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October 22, 2013 Repository 100: Ageist Art Platform | 89plus | Diamond Generation Posted In: art practice, contemporary art, perspective, social critique

Image courtesy Art Basel, Art Basel Hong Kong 2013, 89plus: Introducing The Diamond Generation, left to right: Hans Ulrich Obrist, Co-Founder, 89plus; Co-Director, Serpentine Gallery, London, Simon Castets, Independent Curator, Co-Founder, 89plus, New York, Felix Melia, Artist, London, Mak Ying Tung, Artist, Hong Kong

Image courtesy Art Basel, Art Basel | Hong Kong 2013 | Salon | 89plus: Introducing The Diamond Generation, left to right: Hans Ulrich Obrist, Co-Founder, 89plus; Co-Director, Serpentine Gallery, London, Simon Castets, Director of the Swiss Institute in NY, Co-Founder, 89plus, New York, Felix Melia, Artist, London, Mak Ying Tung, Artist, Hong Kong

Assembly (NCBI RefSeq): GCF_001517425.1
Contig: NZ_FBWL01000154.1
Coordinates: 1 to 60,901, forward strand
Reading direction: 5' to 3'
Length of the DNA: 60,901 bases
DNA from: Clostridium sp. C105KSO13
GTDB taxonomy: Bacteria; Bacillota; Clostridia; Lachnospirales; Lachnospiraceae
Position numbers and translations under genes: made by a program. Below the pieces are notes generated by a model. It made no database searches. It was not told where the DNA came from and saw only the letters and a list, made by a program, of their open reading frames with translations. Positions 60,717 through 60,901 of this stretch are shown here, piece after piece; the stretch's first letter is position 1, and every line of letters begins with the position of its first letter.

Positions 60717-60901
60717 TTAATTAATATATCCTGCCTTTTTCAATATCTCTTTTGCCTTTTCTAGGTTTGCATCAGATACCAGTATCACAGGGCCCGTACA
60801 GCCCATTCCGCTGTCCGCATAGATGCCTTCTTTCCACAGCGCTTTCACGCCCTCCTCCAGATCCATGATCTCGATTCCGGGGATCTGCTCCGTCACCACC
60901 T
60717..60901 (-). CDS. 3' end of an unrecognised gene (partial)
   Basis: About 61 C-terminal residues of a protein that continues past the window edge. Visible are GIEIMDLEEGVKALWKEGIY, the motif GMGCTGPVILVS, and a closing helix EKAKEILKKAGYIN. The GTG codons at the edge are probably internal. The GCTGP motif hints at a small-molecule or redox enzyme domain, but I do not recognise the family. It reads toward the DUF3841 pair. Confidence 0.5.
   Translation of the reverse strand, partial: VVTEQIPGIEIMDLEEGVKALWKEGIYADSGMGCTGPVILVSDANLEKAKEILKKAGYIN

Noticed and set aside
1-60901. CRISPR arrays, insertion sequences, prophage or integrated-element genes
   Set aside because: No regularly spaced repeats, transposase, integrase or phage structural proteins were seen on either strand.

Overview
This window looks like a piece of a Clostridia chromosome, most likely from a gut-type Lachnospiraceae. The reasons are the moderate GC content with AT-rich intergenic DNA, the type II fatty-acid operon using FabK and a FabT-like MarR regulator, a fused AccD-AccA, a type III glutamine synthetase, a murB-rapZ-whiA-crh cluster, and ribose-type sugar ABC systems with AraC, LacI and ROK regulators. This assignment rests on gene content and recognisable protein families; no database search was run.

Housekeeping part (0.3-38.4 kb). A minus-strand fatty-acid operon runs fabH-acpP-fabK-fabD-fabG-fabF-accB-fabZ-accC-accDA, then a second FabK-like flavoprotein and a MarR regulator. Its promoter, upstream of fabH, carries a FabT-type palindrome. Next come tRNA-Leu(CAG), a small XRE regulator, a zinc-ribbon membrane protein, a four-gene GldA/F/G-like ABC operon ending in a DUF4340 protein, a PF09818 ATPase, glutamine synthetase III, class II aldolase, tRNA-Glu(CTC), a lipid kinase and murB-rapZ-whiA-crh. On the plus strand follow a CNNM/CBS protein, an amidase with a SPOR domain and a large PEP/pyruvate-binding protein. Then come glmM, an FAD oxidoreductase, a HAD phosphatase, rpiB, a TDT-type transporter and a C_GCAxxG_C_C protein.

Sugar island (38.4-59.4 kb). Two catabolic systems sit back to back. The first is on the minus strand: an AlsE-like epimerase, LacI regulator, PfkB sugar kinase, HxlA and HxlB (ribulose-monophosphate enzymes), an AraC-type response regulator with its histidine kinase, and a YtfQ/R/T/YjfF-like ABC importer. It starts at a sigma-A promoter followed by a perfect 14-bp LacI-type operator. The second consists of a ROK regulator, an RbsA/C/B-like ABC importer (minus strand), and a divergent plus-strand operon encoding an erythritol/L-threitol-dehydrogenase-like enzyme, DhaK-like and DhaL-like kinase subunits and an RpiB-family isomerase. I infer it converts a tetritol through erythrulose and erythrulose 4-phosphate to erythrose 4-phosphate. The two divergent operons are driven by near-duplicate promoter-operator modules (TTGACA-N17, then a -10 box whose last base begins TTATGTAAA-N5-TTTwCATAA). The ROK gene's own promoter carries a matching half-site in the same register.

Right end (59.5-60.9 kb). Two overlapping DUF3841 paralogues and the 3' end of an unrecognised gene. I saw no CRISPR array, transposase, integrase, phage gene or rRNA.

89plus is the latest attempt of the art conoscenti to grab a hold, make avant garde and create relevance in a world and a time that refuses all of the above. The project’s focus is on artists born after 1989. It promises to be a research platform and long-term project data mining the works and progress of artists from this new generation. It was co-founded by Hans Ulrich Obrist (age 45) and Simon Castets (age 29).